The birthing, that was necessary.
The excruciating parting of our bodies, that was necessary.
Roman poets put skulls in their love poems--the mortal with
the immortal; the dark and the light; the beautiful plum falling
from its branch, and then sweetly decomposing. You see, I grieved
as though my heart would give out, thinking my body had started
to fail you--after you passed through me--your doll-body in a gush
of red, smaller even than they had warned us, followed
by a blackened placenta. You were small as a bird, wingless,
fragile-boned, skin so diaphanous I could count your veins.
I think, daughter, you made desire seem so easy: Your simple,
radiating hunger was to live. Yet, the weeks in the neo-natal
intensive care unit, I carried a wild loss: waiting for test results,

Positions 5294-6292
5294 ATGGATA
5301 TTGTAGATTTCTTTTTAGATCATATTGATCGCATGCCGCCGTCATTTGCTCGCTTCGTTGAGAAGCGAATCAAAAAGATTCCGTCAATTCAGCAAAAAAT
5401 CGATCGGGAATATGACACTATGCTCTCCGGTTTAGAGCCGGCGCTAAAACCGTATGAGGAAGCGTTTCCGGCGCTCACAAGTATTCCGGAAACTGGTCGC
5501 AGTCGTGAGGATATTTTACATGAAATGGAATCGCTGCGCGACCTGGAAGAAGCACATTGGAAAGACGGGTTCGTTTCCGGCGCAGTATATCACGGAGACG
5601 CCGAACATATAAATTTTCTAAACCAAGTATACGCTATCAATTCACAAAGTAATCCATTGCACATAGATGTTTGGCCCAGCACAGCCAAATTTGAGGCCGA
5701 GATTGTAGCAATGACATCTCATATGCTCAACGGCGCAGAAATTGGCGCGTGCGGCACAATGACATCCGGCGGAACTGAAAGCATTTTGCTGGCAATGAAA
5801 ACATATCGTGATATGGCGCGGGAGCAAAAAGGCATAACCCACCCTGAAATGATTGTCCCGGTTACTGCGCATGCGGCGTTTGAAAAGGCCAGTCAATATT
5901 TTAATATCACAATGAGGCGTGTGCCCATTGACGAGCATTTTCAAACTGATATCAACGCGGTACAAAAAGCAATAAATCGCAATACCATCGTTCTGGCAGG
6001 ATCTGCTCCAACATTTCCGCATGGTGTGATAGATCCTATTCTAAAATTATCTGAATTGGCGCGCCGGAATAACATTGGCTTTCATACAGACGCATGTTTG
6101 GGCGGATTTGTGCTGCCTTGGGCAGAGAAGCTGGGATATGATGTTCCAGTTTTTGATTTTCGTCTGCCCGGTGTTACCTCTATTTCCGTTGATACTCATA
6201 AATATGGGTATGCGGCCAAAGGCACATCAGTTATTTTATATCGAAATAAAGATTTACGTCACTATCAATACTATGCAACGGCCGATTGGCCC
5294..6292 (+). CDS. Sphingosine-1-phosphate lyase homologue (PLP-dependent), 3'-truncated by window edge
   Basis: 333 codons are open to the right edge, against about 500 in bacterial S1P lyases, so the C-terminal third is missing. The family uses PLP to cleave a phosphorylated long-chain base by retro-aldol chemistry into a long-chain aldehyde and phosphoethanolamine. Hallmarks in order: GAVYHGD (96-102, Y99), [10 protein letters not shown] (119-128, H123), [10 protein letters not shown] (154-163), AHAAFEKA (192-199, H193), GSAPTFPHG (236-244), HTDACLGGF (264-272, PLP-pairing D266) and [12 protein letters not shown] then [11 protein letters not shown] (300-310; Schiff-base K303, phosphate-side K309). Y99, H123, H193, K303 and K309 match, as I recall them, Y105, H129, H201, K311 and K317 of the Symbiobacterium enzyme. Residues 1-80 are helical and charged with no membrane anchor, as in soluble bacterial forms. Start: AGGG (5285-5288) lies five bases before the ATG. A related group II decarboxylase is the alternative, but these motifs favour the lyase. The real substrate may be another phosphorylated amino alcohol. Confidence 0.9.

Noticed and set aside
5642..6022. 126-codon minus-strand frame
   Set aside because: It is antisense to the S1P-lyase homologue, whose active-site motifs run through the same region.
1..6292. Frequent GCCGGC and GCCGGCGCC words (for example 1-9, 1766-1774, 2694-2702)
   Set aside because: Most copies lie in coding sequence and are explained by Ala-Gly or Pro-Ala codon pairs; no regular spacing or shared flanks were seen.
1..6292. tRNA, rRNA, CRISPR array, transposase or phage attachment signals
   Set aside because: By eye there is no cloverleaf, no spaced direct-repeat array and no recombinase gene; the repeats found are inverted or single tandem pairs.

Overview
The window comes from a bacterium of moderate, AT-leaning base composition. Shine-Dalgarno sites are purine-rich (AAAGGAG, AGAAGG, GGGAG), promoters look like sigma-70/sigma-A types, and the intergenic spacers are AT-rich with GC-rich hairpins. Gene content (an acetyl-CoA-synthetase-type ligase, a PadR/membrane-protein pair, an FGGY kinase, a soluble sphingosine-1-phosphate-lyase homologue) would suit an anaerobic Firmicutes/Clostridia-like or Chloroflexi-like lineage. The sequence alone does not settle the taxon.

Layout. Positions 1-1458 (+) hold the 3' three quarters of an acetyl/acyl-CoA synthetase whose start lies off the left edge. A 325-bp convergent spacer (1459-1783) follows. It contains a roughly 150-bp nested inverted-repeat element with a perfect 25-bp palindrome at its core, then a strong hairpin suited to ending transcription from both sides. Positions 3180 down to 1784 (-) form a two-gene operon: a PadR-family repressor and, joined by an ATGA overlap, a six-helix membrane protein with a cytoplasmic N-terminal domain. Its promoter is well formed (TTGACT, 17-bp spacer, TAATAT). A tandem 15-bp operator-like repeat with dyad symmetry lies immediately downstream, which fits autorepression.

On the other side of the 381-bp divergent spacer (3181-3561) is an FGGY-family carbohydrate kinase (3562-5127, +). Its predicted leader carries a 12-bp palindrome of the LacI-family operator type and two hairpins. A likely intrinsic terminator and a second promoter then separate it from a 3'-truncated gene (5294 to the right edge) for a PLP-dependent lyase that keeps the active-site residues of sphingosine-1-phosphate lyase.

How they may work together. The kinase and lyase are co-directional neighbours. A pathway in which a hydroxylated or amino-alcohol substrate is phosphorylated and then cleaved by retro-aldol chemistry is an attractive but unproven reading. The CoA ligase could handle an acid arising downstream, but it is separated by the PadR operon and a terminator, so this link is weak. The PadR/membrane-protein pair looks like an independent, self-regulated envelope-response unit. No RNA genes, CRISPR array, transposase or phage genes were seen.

waiting for the why. You slept in my arms, drank my milk, put
on ounces--I held you, part, but not part of me, feeding tube wire,
heart monitor wire and IV line. Even with the news that the placental
abruption was a fluke, that you were perfectly formed in mind and body,
I couldn't love my body enough to let the dark merge into the light:
to just feel the joy of you.
Now, I kiss the base of your baby neck, your skin: golden,
soft, so fragrant that closing my eyes I imagine it smelled like this
inside my belly--earth just damp, green shoot piercing through the dark,
honeysuckle musk pungent as lifeblood. A place not for the queasy
or the weak, home of the roaring heart, a sac where your life began--
a small universe where no time became time, you became bone and body,
solid self, my blood, yours, until there was no more me: And now,
when I say, Where's your angel? you pat your shoulder with an
ancient sort of kindness and smile: So, you are teaching me to live.